5 November 2014
A cool south westerly chilled 11 post-Cup dedicated birders as they assembled. Hazel and Alan Veevers led our group and the first concern was to drive to the Cheetham wetlands coast to look for shorebirds as the tide rose. We paused to check the small ponds in a new housing estate where Pacific Black Duck, Chestnut Teal and Eurasian Coot had joined the adaptable Common Starling and Little Raven. The tide beat us and a challenging lone Red-capped Plover was the only shorebird but the birding was still eye-opening. Few of us had encountered Hoary-headed Grebe on the sea but here several were diving among the waves. The many Chestnut Teal and Black Swan in such a location were more familiar. Taking the long route back to the cars we encountered territorial squabbles between honeyeaters with a Singing Honeyeater prevailing over a New Holland for possession of the valued high perch on one of the few scattered bushes. Whiskered (Marsh) Terns were numerous along the coast and close inland but we saw only one Crested Tern. Raptors were initially scarce but a perched Australian Hobby ‘broke the drought’ and the final tally included a courting pair of Whistling Kite, a juvenile Black-shouldered Kite, a hunting Nankeen Kestrel and a Brown Falcon. The area is extremely dry with cracked clay and almost no standing water. In only one place were frogs calling though white butterflies were numerous enough to be a distraction as they flew. Golden-headed Cisticola and Eurasian Skylark were finally tracked down by their calls as we walked to the Migration Tower. This area yielded brief glimpses of White-fronted Chat and distant views of Australian Pied Oystercatcher. Near the homestead a determined Willie Wagtail harassed a Little Raven, making audible contact, until the raven departed. After lunch we checked the beach near the homestead where our first approach was made memorable by more than 100 teal flushing from the beach to separate into smaller groups on the water. A short walk brought us to the remains of a jetty with Pied, Little Pied and Black-faced Cormorant roosting.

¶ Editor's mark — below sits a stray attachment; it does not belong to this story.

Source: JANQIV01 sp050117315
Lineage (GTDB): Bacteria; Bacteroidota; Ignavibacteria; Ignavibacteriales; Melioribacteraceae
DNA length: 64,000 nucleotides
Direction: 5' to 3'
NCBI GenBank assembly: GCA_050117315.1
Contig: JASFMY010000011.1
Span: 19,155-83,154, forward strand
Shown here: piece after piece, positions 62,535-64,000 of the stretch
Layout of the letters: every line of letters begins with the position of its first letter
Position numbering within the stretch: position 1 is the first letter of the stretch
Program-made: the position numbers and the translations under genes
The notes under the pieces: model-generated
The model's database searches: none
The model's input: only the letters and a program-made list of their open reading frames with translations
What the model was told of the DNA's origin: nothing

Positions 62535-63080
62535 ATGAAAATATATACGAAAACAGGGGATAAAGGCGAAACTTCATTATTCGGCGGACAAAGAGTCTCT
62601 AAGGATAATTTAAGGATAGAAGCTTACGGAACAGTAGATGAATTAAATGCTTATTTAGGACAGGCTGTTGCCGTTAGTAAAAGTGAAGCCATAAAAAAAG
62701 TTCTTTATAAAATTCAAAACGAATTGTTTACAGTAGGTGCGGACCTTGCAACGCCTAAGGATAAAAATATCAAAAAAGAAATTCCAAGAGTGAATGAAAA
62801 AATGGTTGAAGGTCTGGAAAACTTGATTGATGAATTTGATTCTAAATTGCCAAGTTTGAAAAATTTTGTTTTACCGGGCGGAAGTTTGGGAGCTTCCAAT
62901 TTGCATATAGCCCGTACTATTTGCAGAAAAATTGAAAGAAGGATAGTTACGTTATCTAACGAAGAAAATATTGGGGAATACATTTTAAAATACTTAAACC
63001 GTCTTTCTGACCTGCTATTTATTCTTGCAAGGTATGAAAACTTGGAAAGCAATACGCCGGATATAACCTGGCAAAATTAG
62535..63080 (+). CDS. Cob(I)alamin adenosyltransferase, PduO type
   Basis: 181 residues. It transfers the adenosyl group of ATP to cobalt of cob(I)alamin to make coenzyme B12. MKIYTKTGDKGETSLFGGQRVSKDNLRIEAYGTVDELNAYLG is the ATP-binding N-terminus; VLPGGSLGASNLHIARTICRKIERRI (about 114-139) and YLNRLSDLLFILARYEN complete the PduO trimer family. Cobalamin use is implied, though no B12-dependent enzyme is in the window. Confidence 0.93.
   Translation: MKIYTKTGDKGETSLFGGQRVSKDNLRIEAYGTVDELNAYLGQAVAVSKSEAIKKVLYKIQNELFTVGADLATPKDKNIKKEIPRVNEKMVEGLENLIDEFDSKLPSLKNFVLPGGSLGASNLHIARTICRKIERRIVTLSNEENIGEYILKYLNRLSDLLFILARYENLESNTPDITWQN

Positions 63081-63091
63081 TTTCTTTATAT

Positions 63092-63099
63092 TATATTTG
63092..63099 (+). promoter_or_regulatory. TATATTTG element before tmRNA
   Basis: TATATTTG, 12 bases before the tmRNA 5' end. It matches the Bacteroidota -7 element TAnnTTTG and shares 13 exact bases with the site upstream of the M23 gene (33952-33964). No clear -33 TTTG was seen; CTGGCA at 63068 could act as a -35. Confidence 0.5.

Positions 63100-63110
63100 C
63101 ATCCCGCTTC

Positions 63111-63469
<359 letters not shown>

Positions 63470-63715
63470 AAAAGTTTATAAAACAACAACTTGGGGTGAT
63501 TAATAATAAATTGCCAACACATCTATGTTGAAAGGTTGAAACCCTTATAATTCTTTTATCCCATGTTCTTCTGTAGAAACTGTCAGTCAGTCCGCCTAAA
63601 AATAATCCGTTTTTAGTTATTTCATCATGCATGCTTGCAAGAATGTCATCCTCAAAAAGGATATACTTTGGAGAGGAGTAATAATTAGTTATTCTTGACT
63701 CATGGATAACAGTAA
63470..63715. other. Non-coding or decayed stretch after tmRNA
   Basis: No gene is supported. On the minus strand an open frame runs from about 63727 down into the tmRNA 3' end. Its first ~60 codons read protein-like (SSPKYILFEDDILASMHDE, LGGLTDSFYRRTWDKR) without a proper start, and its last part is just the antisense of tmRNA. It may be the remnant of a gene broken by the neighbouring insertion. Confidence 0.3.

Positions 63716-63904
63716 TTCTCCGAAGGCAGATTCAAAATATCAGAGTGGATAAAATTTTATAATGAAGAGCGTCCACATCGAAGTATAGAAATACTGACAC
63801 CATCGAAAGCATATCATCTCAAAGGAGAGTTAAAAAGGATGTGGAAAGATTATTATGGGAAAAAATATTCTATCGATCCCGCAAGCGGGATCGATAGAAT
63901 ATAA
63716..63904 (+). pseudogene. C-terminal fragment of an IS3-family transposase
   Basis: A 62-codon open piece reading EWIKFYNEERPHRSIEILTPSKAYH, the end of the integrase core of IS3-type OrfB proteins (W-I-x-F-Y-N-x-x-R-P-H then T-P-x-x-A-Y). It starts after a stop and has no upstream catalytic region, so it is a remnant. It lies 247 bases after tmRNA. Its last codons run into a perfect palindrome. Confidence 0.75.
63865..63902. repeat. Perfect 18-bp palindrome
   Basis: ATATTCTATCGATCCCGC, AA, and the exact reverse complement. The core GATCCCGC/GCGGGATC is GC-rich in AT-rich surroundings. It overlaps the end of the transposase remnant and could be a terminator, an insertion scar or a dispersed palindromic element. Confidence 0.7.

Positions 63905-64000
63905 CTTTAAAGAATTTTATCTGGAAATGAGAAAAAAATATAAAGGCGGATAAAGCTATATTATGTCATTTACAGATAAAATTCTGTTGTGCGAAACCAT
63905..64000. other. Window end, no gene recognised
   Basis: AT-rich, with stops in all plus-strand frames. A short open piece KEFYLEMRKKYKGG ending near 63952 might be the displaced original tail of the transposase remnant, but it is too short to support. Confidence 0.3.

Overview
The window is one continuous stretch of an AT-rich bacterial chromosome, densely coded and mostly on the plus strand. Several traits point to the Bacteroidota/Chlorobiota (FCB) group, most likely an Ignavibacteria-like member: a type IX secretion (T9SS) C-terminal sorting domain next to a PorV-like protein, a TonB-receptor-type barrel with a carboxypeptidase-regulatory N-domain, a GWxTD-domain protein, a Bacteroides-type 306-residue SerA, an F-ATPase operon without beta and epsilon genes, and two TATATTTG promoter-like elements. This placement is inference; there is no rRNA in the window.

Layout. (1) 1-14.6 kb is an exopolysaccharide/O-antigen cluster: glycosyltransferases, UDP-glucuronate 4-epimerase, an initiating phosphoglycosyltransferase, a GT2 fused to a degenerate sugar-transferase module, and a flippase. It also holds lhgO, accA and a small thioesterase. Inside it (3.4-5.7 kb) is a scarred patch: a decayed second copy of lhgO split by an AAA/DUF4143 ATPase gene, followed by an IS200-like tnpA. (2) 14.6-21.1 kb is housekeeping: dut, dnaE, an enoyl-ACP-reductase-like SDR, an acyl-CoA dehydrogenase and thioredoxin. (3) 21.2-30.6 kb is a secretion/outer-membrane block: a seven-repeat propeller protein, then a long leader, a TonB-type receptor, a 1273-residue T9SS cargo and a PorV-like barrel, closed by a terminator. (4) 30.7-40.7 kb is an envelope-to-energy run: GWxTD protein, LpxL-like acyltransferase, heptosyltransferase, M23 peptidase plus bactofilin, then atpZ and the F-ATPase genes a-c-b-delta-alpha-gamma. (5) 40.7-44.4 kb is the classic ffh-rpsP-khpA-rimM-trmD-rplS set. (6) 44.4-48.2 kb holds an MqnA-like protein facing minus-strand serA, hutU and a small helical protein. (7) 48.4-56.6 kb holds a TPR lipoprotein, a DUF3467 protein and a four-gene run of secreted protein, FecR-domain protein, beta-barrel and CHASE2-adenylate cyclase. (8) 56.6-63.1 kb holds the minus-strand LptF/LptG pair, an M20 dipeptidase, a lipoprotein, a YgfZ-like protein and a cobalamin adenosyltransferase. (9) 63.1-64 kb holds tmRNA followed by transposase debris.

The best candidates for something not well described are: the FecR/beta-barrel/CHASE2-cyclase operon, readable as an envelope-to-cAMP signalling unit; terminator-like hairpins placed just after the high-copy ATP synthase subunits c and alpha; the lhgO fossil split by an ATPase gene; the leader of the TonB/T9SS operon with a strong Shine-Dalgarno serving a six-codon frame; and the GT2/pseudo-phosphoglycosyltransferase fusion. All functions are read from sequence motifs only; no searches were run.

A quick check of the beach picnic area added a couple more bush birds to the day, Grey Fantail and Silvereye, though this area had been recently burnt and slashed so it supported less than previously. Bird call resulted in a final tally of 50 species and broad smiles all round as we thanked Hazel and Alan for showing us the potential of the park.
Diane Tweeddale, coordinator BirdLife Melbourne Weekdays Outings